Today was the day, the day this nightmare of a section would be over and we could get into town. The only thing that stood between us and finishing was fifteen little miles.
I woke up from a night of not sleeping well, crammed a Pop Tart down my gullet, and packed up so we could get the show on the road. I was not in the best of moods, I was tired, hungry, thirsty, and wished I was someplace else.
We soldiered on for a few miles before running into a few other hikers that were taking a break. One of them was ChemoRob, a hiker who has brain cancer, and the other two were Pixel and Shazam, a couple. Pixel recognized us from Facebook, I had chatted with her a little bit before the trip about doing thru hikes as a couple. We all chatted for a bit before we continued on.
We were hiking slow so Pixel and Shazam caught up to us in no time and breezed by. ChemoRob would pass us when we took a break a little while later to eat the last of our food. We emptied the last tuna packet onto a couple of tortillas and called it a second breakfast. We were now out of food will 11 miles to go. It was kind of a sad demoralizing moment.
We could do this, it was just gunna suck, hurt, and take most of the day.
We lucked out today in that most of the trail was fairly level, some ups and downs (actually one big down at the end but it was better than a big up) and there was lots of shade for us to hide out in.
The trail would eventually turn into a dirt road that we would walk along for a couple of miles and then get back onto the trail. I noticed that there is some psychological change that happens when we go from the trail to the road and vice-versa. Road walks, either dirt or paved suck and hurt like hell to walk on. They are depressing and we take a psychological hit from being on them. When we get back on the trail it feels so much better, both on our feet and in our head. It feels similar to being back home after a long trip, it feels right, it feels like we are where we are supposed to be. It is an odd change in demeanor that I noticed today.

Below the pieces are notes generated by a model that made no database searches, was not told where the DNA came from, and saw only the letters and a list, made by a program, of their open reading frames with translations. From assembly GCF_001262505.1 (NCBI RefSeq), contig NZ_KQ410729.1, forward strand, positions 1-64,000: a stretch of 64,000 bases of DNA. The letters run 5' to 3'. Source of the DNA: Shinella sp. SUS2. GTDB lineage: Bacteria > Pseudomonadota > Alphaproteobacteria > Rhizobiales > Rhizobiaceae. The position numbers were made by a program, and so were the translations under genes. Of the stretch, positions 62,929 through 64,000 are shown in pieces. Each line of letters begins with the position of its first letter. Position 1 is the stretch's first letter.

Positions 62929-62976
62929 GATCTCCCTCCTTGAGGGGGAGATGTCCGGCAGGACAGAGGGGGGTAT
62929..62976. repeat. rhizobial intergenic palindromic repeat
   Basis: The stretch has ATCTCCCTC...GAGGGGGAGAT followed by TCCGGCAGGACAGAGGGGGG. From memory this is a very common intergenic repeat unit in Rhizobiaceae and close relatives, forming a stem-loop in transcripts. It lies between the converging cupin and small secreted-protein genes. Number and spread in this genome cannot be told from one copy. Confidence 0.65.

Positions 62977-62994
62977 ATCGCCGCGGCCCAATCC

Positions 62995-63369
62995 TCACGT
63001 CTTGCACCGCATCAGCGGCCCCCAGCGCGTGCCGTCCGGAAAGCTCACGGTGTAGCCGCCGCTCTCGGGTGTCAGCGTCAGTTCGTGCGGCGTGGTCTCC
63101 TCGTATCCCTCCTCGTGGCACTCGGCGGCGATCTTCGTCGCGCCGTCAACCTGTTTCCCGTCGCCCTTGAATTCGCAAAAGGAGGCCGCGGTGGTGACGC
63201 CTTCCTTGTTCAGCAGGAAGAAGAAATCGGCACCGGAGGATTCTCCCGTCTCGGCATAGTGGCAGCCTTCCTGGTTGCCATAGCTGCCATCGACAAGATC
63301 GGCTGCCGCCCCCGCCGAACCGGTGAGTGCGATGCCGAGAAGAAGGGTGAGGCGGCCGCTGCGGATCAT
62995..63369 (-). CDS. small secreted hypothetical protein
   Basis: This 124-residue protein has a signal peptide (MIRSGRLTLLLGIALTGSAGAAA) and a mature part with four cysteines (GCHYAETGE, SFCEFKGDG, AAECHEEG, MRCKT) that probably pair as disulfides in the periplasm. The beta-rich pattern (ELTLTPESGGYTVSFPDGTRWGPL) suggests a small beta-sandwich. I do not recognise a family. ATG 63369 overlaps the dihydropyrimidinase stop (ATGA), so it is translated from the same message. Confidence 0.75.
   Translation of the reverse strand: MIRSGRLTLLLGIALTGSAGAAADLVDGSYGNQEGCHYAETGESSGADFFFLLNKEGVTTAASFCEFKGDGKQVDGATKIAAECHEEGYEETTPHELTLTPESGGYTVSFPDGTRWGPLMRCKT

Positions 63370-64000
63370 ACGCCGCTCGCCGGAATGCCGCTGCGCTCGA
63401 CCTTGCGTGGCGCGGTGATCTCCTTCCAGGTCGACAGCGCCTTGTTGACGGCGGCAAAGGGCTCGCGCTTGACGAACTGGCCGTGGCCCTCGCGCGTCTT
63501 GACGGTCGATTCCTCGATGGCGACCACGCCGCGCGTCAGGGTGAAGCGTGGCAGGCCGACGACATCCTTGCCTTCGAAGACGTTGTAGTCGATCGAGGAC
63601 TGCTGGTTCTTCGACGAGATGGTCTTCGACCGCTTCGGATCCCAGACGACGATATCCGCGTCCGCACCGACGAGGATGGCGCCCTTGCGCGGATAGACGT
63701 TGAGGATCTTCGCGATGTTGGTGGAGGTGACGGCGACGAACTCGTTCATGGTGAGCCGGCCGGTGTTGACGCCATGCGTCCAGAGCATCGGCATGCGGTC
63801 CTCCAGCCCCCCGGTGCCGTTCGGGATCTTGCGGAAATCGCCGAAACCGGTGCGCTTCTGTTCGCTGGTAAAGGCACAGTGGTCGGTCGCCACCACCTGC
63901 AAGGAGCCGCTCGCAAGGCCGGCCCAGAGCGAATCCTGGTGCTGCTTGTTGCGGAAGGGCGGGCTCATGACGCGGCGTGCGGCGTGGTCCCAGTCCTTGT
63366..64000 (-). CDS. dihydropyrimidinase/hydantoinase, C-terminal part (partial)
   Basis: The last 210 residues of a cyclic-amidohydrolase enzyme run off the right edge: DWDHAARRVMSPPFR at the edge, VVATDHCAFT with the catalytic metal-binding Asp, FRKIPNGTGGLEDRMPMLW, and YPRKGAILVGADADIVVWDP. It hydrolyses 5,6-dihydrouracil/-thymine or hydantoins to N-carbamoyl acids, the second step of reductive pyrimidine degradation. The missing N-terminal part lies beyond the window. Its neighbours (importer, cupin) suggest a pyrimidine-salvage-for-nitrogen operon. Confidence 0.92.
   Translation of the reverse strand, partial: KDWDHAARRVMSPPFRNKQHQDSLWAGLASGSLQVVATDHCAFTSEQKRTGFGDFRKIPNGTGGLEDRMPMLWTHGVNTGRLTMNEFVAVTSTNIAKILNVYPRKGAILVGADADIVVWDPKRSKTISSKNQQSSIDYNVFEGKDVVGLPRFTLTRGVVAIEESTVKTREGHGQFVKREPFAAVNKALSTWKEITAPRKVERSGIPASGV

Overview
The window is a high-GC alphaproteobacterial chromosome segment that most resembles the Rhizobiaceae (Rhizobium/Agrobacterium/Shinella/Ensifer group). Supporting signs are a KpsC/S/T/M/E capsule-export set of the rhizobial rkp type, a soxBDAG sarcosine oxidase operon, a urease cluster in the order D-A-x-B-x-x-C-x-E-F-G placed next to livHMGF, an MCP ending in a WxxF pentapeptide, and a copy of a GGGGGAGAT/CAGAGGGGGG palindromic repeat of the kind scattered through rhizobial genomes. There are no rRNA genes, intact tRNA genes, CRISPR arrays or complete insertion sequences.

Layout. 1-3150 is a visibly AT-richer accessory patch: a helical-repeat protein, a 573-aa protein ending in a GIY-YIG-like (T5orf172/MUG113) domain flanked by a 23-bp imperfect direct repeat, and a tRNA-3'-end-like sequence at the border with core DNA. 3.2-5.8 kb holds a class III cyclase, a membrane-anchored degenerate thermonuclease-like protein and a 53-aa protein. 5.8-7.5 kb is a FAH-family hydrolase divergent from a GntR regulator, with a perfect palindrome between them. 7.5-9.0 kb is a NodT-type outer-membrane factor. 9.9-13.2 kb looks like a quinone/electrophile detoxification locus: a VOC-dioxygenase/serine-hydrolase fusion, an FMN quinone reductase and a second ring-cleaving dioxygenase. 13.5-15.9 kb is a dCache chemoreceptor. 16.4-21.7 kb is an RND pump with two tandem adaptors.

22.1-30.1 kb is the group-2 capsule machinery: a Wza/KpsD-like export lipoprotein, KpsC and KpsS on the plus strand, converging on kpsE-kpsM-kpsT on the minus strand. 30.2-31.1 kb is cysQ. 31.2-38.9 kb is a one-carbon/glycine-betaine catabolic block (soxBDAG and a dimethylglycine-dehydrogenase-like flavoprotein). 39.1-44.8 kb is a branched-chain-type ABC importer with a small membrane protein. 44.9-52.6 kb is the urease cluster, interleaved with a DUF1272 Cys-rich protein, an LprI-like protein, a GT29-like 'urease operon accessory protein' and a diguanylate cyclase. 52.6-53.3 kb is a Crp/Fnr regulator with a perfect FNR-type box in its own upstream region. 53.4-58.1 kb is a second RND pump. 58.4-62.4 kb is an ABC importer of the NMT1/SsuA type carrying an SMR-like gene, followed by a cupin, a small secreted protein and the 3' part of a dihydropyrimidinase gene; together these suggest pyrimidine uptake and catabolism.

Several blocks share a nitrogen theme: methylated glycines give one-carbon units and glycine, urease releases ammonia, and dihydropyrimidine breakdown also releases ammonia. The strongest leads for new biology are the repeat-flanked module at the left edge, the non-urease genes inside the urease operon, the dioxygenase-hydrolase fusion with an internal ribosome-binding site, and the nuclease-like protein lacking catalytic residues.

Some how we managed to click off another 6 miles, which meant we had 5 to go. The anticipation and excitement started to grow which I have learned is not a good thing. When that happens the miles don't seem to click off as fast as they were before but it was difficult not to get excited about being done. To add to the excitement, we had heard from some other hikers that there might be some Trail Magic at Walker Pass, our destination. Trail Magic in the form of hot dogs and hamburgers, water and soda pop. It was just a rumor so we tried not to think about it.
The last 5 miles were downhill and by now we were really hurting. Our muscles wanted to cramp up, joints were not moving as freely as they should, we had back pain, and overall did not feel good. We were walking zombies by now.
On our way down we saw several Horned Lizards. A couple of them were playing in the middle of the trail and really didn't pay us any attention. Mandie picked one up and baby talked to it. Further down the trail we passed a couple of older gentlemen, probably in their 80's that were chugging up the hill. It was impressive and inspiring to see them hiking up the mountain at their age.
We had been hiking down this mountain for a while now and I felt like we had made some good progress. We stopped to empty our shoes and to check our PCT app and it said we had 3 miles to go. I thought for sure it would be less than 2 miles to go, so I was a bit upset when I saw 3 miles. The anticipation and excitement had struck again!!! We pushed on.
We got down low enough to where we could see the Walker Pass CG and what looked like a bunch of EZ-Up tents next to an RV. We both looked at each other and thought, 'Nah, that probably isn't for us. It is probably just some random campers.' We hiked on.